What a Character, Franklin Pangborn


A nance, effeminate, fussbudget, aesthete or pansy performer. Franklin Pangborn was called many names but ‘successful and inspirational trailblazer’ of the character acting world suits much better. He possessed that readily recognizable face in films spanning across the first half of the twentieth century. Often playing a role of a man in the service industry, countless times he stole small scenes on the big screen.

The Early Years:

Born prior to the late nineteenth century in 1889 in Newark, New Jersey, much of his youth remains a mystery. He performed dramatic roles on the Broadway stage in handful of productions in the years 1911-1913 but not again until 1924, while serving in the first World War in the midst. He made his way into silent films but his career started kicking into high gear when he transitioned into talkies.

Pangborn kept busy in the 1930s, with over eighty appearances in films and shorts in the Pre-Code years alone. Some of his most notable films during the 30s include:

TOPPER TAKES A TRIP (1938) – hotel manager

JOY OF LIVING (1938) – orchestra leader

STAGE DOOR (1937) – “Harcourt”

EASY LIVING (1937) – “Van Buren”

MR. DEEDS GOES TO TOWN (1936) – the tailor

MY MAN GODFREY (1936) – “Guthrie”

IMITATION OF LIFE (1934) – “Mr. Carven”

DESIGN FOR LIVING (1933) – theatrical producer, “Mr. Douglas”

FLYING DOWN TO RIO (1933) – hotel manager, “Hammerstein”

droopy alone

By working with a parade of top directors like Frank Capra and Preston Sturges, Pangborn was finding himself not just in more and more films, but in roles of a very specific, and very comedic, type. He carried the look of “Droopy the dog” with his pronounced, dangly jowls, a thin mustache and the exaggerated mannerisms that just beg for comedy. He played characters of a variety of occupations but typically of the service, lower to mid management or hospitality field- but always with an air of culture, class and etiquette. The comedy kicks in when well-mannered, orderly Pangborn is interrupted with mayhem and chaos (as inevitably occurs every time). Then we see hilarity ensue as Franklin Pangborn loses his singular endeavor to maintain calm in the storm. As one would expect, this comedic skill was at its finest most especially for screwball comedies.

The 1940s brought even greater success as he perfected his craft. Audiences were delighted to see his popular, highly recognizable characterizations. Here is just a sampling of some impressive film highlights:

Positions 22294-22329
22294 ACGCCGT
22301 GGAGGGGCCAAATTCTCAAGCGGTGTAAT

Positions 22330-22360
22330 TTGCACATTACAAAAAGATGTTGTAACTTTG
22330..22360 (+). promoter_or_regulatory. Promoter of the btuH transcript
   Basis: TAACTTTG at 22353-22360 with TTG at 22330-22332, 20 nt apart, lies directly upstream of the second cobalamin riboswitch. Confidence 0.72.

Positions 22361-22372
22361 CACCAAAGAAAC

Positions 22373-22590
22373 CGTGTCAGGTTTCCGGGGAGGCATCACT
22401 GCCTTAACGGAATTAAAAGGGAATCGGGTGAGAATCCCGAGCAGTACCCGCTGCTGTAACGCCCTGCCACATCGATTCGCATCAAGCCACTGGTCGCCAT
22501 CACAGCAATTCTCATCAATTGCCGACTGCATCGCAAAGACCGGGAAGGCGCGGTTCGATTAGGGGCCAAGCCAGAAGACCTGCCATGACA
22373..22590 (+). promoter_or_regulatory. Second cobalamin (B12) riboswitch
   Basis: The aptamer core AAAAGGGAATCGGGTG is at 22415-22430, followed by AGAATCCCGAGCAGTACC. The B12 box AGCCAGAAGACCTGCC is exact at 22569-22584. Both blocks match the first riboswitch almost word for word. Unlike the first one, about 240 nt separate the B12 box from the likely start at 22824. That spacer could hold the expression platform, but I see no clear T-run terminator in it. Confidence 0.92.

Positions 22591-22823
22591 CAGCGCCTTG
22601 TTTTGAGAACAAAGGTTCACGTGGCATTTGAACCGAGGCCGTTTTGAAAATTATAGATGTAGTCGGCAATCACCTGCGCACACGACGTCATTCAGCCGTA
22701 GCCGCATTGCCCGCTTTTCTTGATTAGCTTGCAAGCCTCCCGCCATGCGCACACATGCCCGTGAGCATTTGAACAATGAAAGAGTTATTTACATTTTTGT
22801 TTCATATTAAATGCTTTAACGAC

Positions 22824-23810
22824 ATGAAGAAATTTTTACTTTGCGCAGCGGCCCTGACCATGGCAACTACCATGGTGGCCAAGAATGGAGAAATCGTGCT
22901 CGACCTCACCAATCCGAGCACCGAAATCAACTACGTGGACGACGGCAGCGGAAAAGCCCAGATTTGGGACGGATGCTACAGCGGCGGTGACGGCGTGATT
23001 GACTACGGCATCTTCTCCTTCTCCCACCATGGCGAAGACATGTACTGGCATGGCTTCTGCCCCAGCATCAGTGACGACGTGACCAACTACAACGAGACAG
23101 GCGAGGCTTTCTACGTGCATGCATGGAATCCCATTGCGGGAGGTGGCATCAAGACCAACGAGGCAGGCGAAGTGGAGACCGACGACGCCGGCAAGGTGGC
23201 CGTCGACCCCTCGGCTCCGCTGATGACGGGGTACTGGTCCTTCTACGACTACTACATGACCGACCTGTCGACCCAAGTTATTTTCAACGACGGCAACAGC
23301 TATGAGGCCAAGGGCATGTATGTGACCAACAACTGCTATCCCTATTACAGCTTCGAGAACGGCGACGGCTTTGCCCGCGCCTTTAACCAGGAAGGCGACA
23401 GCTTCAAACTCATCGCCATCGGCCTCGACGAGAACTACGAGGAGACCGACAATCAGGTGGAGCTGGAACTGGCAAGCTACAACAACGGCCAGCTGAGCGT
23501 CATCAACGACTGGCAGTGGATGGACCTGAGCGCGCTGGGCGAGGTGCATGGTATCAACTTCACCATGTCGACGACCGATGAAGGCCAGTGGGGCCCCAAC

THE BANK DICK (1940) – “J Pinkerton Snoopington”

SULLIVAN’S TRAVELS (1941) – “Mr. Casalsis”

NOW, VOYAGER (1942) – “Mr. Thompson”

THE PALM BEACH STORY (1942) – manager

LOVER COME BACK (1946) – hotel clerk


The 1950s was the ideal transition into TV for Pangborn. It was the hottest medium of the day and he was all over it. He found greater success of steady work making appearances on the small screen more than the big screen during this decade. He appeared in fifteen TV series in the 50s, usually with return appearances on each show.  Some of his television highlights included:

“The Mickey Rooney Show” (1955)

“The Colgate Comedy Hour” (1955)

“Crown Theatre with Gloria Swanson” (1955)

“The Jack Paar Tonight Show” (1957)

*Franklin Panghorn was actually the original voice announcer for the premiere broadcast of The Tonight Show and he made repeated appearances on the show that year.

“The Red Skelton Hour” (1958)

In addition to all of his TV work, he also had a big screen gig as the Marquis de Varennes in the mega star-studded film THE STORY OF MANKIND (1958).


He was in good company with similarly styled characters like Edward Everett Horton and Eric Blore. They say he influenced comedy greats that followed like Bert Lahr, Paul Lynde, Charles Nelson Reilly, Nathan Lane, and Rowan Atkinson. Top filmmakers wanted to work with him. He was a favorite of WC Fields and top comedy directors like Gregory La Cava, Frank Capra and Preston Sturges.

It’s hard to say how far his career could’ve reached with this continual success because his life was abruptly interrupted by cancer. He worked right up to his illness and died after surgery for removal his tumor. A sad and premature loss but I’m happy his quirky comedy legacy lives on forever via the silver screen.

This was my contribution to the 4th annual WHAT A CHARACTER BLOGATHON, proudly hosted by Paula of PAULA’S CINEMA CLUB, Aurora of ONCE UPON A SCREEN and me, Kellee of OUTSPOKEN & FRECKLED. Please explore all three day posts of the talented entries on each on theses sites.



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